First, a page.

Children and the criminal justice system


Children are one of the most vulnerable groups in society. The law protects children until they are deemed to be able to interact in society as adults. For this reason, children are treated differently from adults by the criminal justice system.

The law dealing with children who are found in breach of the criminal law, is contained in the Children Act, 2001 which was amended by the Criminal Justice Act 2006, the Children (Amendment) Act 2015 and other acts.

The Children Act 2001 Act tries to ensure that children in conflict with the law are only detained (custody) by the State as a last resort. Community-based measures must be tried by the State before detention can be considered.

Definition of a child in criminal law

The word child is now defined by Section 3 of the 2001 Act to mean a person under the age of 18 years. This could be a child or a young person. Previously different terms such as minor, juvenile, youth offender and young person were used.

Age of criminal responsibility

The age of criminal responsibility is 12 years of age. This means that children who have not reached the age of 12 years generally cannot be charged with an offence.

If the child is aged under 14 years when charged with an offence, no further proceedings can be taken without the consent of the Director of Public Prosecutions.

The laws covering the age of criminal responsibility are Section 52 of the Children Act 2001 as amended by Section 129 of the Criminal Justice Act 2006.

The age of criminal responsibility was raised from 7 years of age to 12 years of age in 2006.

Exceptions to the age of criminal responsibility

Children aged 10 or 11 can be charged with murder, manslaughter, rape or aggravated sexual assault.

What about children under 12?

Children under 12 years of age do not have total immunity from action being taken against them.

The Gardaí have a responsibility to take a child under 12 years of age to their parents or guardian, where they have reasonable grounds for believing that the child has committed an offence with which the child cannot be charged due to the child’s age.

Where this is not possible, the Gardaí will arrange for the child to be taken into the custody of the Child and Family Agency (Tusla) for the area in which the child normally lives. This is under Section 53 of the Act as amended by Section 130 of the Criminal Justice Act 2006.

Grooming of children for criminal offences

The Criminal Justice (Engagement of Children in Criminal Activity) Bill 2023 was commenced on 23 May 2024. The Act now makes it an offence for an adult to:

  • Compel, coerce, direct or deceive a child for the purpose of engaging in criminal activity.
  • Induce, invite, aid, abet, counsel or procure a child to engage in criminal activity

The child concerned does not have to be successful in carrying out criminal activity for this law to apply.

Only adults can be accused of these offences. A child who influences another child to commit a crime cannot be charged under this legislation. This is to avoid further criminalisation of children.

If you are found guilty of these offences, you may face a fine of up to €5,000 or imprisonment of up to 12 months or both on summary conviction, or a fine or up to 5 years imprisonment or both on indictment.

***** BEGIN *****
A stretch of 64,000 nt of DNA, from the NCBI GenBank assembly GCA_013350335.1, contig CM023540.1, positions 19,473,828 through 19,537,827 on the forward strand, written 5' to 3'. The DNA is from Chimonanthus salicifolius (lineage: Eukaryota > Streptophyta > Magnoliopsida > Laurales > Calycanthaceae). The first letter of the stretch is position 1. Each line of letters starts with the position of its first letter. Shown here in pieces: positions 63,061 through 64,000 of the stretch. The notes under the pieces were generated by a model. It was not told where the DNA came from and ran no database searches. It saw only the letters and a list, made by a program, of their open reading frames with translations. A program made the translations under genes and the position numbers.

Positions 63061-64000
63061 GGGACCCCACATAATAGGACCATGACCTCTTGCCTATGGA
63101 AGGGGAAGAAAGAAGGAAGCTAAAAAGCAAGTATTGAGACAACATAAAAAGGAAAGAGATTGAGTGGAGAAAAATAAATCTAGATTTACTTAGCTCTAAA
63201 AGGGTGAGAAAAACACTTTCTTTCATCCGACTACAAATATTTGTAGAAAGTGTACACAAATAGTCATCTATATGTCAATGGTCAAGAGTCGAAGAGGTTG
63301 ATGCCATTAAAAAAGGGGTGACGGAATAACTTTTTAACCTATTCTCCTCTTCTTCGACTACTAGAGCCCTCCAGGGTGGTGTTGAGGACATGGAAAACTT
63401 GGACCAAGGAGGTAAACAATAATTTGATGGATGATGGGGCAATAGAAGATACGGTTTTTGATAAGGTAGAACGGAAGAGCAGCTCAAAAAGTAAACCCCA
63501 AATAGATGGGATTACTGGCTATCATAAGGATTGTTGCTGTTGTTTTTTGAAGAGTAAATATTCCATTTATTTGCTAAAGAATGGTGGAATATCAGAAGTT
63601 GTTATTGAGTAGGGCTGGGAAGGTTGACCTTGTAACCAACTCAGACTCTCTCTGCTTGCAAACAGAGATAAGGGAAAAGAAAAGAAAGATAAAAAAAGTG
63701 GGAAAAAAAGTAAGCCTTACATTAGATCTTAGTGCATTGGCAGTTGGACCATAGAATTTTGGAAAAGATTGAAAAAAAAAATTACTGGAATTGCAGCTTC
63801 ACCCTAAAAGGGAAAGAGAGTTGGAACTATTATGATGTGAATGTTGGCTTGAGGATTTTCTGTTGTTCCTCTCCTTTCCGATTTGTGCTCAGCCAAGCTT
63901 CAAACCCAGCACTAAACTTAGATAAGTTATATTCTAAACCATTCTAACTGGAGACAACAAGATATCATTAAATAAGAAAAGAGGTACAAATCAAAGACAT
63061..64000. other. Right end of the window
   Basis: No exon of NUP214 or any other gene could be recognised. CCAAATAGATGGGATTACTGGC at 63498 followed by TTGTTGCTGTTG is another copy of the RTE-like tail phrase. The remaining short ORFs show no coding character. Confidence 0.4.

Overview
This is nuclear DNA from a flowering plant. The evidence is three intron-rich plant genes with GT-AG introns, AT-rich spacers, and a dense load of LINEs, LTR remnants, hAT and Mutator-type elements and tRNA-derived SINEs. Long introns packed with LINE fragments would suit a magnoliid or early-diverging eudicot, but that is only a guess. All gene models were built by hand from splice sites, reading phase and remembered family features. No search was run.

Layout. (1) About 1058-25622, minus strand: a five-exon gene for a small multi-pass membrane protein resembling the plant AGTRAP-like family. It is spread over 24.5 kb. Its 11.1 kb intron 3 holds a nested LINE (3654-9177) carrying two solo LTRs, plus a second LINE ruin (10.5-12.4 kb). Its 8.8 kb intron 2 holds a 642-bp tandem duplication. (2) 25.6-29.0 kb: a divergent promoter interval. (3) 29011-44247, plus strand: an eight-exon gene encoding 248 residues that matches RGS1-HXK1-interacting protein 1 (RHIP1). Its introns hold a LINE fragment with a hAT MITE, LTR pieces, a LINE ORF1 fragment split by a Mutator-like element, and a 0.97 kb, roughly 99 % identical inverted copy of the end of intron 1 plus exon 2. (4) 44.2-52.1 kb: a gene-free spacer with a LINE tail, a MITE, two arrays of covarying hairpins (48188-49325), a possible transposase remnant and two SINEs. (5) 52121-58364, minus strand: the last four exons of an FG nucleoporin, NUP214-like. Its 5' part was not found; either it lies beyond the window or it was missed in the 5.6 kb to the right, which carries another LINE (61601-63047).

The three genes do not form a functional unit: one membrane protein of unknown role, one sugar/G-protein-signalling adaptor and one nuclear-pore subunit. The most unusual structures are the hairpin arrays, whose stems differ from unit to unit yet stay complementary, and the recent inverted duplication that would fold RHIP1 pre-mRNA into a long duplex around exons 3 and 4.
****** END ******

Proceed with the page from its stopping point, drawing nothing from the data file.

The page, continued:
Detention of a child

Under Section 142 of the Children Act 2001, a court may impose a period of detention on a child. Children between the ages of 10 and 17 sentenced by the courts to a period of detention are sent to the Oberstown Children Detention Campus.

You can find out more in our document on the detention of children.

Spent convictions of children

If a child commits an offence and is found guilty, this can be automatically removed from the record as if never committed, if the following conditions are met:

  • The offence was committed before the child reached the age of 18 years
  • The offence is not one required to be tried by the Central Criminal Court (such as murder or rape)
  • At least 3 years have passed since the child was found guilty and
  • The child has not been dealt with for another offence in that 3-year period

If these conditions are met, they are no longer regarded under Irish law as having committed an offence. The spent conviction also applies if they have received a caution or have been dealt with under the Probation of Offenders Act 1907.

When looking for employment or applying for an educational course or insurance, they can claim to have a clean record.

However, if they are travelling or emigrating to a country such as the USA or Australia, they are subject to that country’s immigration laws and may have to disclose such convictions.

Section 258 of the Children Act 2001 covers spent convictions.

More information

Department of Children, Equality, Disability, Integration and Youth (DCEDIY)

DCEDIY was set up to bring greater coherence to policy-making for children. While it was part of the Department of Health it also included units from the two other departments, such as the Irish Youth Justice Service.

The Irish Youth Justice Service

There are two divisions within the Irish Youth Justice Service:

  • The Children Detention Schools Unit of the Department of Children, Equality, Disability, Integration and Youth, which is responsible for legislation and policy in respect of children detention schools
  • The Youth Crime Policy and Programmes Division of the Department of Justice, which deals with youth crime policy, oversight and funding of the Garda youth diversion projects nationwide
Page edited: 24 May 2024